The Delhi High Court on Monday observed that the speech delivered by former JNU student Umar Khalid, arrested in connection with the 2020 north-east Delhi riots here, in Amravati in February 2020 was in “bad taste” but that did not make it a terrorist act.
“That the speech is in bad taste, does not make it a terrorist act. We understand that extremely well. If the case of the prosecution is premised on how offensive the speech was, that by itself would not constitute an offence,” a Bench of Justice Siddharth Mridul and Justice Rajnish Bhatnagar said.
The Bench’s observation came while hearing an appeal filed by Mr. Khalid challenging an order by a trial court refusing him bail in a case involving Unlawful Activities (Prevention) Act (UAPA) charges alleging a larger conspiracy in the 2020 riots. The Bench added that the speech was “offensive” and “distasteful” and “may tantamount to defamation but it will not tantamount to a terrorist activity”. It listed the matter for further hearing on July 4.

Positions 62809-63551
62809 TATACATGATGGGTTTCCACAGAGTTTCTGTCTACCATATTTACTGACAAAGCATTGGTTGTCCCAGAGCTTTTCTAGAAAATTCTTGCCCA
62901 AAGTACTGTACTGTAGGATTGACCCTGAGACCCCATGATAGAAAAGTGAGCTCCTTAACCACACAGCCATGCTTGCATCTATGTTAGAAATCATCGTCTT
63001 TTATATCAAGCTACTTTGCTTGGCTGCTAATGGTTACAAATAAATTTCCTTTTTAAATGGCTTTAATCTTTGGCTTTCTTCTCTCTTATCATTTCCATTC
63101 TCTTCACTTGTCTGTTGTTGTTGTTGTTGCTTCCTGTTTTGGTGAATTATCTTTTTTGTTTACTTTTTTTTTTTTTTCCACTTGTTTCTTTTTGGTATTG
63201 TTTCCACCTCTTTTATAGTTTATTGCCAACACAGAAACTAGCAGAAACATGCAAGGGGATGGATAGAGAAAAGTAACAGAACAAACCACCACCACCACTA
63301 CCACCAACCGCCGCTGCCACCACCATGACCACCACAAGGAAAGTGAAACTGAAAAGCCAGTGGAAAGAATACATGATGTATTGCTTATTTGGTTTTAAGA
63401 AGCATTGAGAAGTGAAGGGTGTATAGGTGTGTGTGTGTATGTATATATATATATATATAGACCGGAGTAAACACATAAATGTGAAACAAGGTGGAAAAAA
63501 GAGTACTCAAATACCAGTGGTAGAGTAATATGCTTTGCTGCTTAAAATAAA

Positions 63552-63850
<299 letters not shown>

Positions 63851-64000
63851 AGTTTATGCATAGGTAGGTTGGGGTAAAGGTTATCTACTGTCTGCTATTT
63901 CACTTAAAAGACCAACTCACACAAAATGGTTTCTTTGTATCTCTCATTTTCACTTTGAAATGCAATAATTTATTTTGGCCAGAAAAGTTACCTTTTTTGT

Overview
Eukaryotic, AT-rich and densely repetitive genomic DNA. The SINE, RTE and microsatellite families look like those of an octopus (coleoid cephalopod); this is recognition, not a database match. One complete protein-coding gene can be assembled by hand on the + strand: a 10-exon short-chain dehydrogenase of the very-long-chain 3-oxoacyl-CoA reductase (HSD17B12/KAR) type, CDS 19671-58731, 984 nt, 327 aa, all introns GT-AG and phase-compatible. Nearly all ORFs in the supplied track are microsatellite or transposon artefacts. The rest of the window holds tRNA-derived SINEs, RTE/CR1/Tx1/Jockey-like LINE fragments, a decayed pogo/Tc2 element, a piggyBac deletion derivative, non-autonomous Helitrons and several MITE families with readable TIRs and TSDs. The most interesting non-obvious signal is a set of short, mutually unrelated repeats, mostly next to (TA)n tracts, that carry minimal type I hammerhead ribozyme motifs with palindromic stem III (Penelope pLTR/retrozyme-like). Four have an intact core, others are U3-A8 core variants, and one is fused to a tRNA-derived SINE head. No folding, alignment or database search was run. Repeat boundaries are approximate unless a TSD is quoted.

Mr. Khalid, arrested on September 13, 2020, is facing charges under the anti-terror law UAPA for allegedly being one of the ‘masterminds’, and one of the main conspirators as well as instigators behind the north-east Delhi riots.
He sought bail on the ground that he was not present when the violence broke out and that no money was recovered from him. Mr. Khalid also argued that the case is based on cooked-up statements. His counsel had earlier argued that he has been in jail for the last two years based on a protected witness’ hearsay statement which had not been corroborated so far.
He had said that the use of the word ‘revolution’ during his speech in Amravati in February 2020 could not be construed as a call to violence.
In its response to Mr. Khalid’s bail plea, the Delhi police had said the trial court had “rightly dismissed” his plea for release through a “well-reasoned order”.
On March 24, 2022, the trial court had denied bail to Mr. Khalid stating that there were “reasonable grounds” to believe that the accusations against him were prima facie true.